Inside Writing hits the shelves!

My latest textbook project, Inside Writing from Oxford University Press has just been published. I helped design the pedagogy for this innovative writing textbook series, and I co-authored books 2 and 4 with the fabulous Jenny Bixby. The books look amazing (we love our editors and designers!), and we have exciting plans to launch the series in the fall, so stay tuned. I’ve put up a page with more details, or you can see the whole series on OUP’s website.

Inside Writing takes a genre-based approach to teaching ESL writing, rather than the usual sentence–paragraph—short essay–5-paragraph essay progression, and is full of useful vocabulary and grammar. Each unit teaches a different genre, so students learn to use and manipulate the rhetorical modes (narrative, description, explanation, comparison, argumentation, etc.) in realistic contexts and in multiple formats (essays, letters, web pages, discussion boards, test questions, etc.). We’re really excited to see this series in print — take a look and let me know what you think!

How many tenses do students need to learn?

In my column in this month’s Cambridge Grammar Newsletter, I argue that the magic number is 3.

OK, so I know I’m playing fast and loose with the word tense, and many linguists would argue that there are only two (past and present), possibly three if you allow the future to squeak in. But I’m using tense in the way most teachers and students (and textbooks!) understand it, as time + aspect (so present simple, past simple, present perfect, and … well that’s all you need anyway).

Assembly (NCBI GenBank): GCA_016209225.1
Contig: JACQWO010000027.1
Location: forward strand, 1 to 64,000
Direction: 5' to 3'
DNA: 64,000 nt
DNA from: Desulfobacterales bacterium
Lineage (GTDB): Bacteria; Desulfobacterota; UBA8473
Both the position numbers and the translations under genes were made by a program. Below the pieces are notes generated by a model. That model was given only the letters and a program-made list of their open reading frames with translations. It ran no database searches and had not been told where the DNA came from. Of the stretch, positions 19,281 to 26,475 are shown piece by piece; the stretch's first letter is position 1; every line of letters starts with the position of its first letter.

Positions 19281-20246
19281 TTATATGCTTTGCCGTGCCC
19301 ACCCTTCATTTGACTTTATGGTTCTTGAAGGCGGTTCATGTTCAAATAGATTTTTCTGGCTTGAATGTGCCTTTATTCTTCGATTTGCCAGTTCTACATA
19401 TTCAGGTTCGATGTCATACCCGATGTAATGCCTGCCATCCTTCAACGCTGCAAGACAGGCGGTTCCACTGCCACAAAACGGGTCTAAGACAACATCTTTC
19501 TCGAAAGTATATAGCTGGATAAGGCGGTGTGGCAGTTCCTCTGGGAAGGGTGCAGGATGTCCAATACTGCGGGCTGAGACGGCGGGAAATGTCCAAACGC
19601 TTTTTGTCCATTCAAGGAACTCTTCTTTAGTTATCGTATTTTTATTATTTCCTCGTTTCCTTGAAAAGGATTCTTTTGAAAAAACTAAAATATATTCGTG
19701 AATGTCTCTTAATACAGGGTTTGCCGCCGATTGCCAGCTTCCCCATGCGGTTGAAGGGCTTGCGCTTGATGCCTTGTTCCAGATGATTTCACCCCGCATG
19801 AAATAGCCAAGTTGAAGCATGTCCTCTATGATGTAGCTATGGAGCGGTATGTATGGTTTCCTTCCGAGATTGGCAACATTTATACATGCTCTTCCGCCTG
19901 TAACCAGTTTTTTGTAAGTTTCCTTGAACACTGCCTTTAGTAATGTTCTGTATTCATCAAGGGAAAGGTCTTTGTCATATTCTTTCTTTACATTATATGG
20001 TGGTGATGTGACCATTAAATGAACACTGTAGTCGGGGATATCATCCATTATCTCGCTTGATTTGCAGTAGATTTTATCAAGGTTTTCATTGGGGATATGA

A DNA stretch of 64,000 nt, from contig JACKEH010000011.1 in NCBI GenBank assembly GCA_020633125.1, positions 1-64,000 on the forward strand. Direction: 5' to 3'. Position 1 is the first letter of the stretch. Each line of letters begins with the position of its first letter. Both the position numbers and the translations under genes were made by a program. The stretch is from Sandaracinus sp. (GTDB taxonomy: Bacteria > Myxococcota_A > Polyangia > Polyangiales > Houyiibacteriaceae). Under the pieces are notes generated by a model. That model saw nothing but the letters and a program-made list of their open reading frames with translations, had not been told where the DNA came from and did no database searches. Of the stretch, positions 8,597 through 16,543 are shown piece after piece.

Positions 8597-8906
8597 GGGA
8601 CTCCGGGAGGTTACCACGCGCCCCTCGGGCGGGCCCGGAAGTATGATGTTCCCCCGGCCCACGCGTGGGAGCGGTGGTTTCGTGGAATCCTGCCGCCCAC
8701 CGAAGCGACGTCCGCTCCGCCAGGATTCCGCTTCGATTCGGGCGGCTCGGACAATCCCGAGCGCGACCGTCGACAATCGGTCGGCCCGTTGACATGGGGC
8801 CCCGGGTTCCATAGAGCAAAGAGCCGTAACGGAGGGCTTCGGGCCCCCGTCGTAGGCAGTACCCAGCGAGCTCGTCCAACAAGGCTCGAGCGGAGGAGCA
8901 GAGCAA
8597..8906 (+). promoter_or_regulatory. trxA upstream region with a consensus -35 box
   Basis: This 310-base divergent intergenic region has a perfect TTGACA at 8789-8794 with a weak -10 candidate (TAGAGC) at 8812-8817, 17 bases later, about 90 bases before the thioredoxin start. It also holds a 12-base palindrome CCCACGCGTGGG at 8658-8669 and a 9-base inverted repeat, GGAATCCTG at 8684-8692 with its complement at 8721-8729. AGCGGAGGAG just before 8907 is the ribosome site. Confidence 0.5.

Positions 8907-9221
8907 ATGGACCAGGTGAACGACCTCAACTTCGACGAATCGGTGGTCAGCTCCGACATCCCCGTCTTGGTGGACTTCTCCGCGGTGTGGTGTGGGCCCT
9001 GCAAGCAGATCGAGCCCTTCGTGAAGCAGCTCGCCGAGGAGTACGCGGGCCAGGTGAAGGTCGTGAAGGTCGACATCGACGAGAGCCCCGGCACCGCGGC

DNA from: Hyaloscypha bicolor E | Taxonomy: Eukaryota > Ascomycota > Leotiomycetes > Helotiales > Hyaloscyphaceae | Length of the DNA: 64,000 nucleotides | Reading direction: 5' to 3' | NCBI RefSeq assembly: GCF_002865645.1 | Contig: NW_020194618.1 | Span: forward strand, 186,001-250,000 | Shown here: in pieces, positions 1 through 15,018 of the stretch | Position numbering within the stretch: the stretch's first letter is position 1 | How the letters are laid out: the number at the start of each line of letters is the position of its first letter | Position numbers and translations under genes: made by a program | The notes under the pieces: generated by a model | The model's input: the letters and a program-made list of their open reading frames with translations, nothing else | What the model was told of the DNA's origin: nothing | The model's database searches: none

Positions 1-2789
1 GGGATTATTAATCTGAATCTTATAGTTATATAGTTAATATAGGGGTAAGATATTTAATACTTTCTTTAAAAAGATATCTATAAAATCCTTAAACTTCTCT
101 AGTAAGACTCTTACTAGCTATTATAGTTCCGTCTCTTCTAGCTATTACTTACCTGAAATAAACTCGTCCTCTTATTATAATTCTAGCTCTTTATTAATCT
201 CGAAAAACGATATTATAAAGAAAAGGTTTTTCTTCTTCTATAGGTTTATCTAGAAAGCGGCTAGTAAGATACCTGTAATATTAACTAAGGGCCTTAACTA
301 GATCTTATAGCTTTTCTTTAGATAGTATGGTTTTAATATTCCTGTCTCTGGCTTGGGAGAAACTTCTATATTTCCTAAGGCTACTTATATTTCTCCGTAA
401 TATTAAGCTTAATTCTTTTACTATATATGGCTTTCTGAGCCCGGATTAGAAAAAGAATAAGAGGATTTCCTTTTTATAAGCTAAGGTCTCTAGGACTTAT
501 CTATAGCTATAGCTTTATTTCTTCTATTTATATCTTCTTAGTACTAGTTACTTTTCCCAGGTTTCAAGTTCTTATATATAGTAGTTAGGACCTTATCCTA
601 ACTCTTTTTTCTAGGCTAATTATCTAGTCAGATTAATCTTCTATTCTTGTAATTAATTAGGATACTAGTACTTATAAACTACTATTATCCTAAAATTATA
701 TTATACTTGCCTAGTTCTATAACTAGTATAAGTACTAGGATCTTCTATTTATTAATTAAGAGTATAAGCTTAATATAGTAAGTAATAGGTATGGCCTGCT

Any suggestions for future columns?

Consortium on Graduate Communication

For the past few years, a growing group of teachers and administrators have gathered at TESOL around sessions presented by Chris Feak and/or me, and we’ve bemoaned the lack of time and space to discuss teaching written and oral communication skills to (post-)graduate students.* This year, we have decided to take the next step and create a new professional community, the Consortium on Graduate Communication. Our group will provide online and face-to-face opportunities to share resources, investigate program models, and collaborate on research into this vital area of higher education.

Membership is free for now. Anyone who works with graduate students is welcome to join by completing this survey. The middle part of the survey doubles as a research project to create a database of graduate support programs around the world, which we will publish and present in the future.

Stay tuned for a website, listserv, Facebook page (maybe!), and details about meetings and a colloquium next March!

 

* Graduate students in North America are post-graduate students in the UK/Europe and some other countries. We mean here support services for students in master’s and doctoral program(me)s. By bi-varietalism comes in handy sometimes.

To grammar and … beyond!

 

I’ve been invited to contribute articles to Cambridge University Press’s Grammar Teaching Newsletter, which is linked to their series Grammar and Beyond. (I had nothing to do with the series, although I rather like the textbooks: good, solid, corpus-informed grammar). You can read my first two posts on teaching count/non-count nouns and parallel forms, or subscribe to the newsletter. Now, the real question is which Toy Story character should I use as my avatar on the site …

Suggestions for future columns would be very much appreciated. So far, I’ve used the last tricky question my students asked me. What questions would you like me to take a shot at?

 

TESOL 2014 Presentations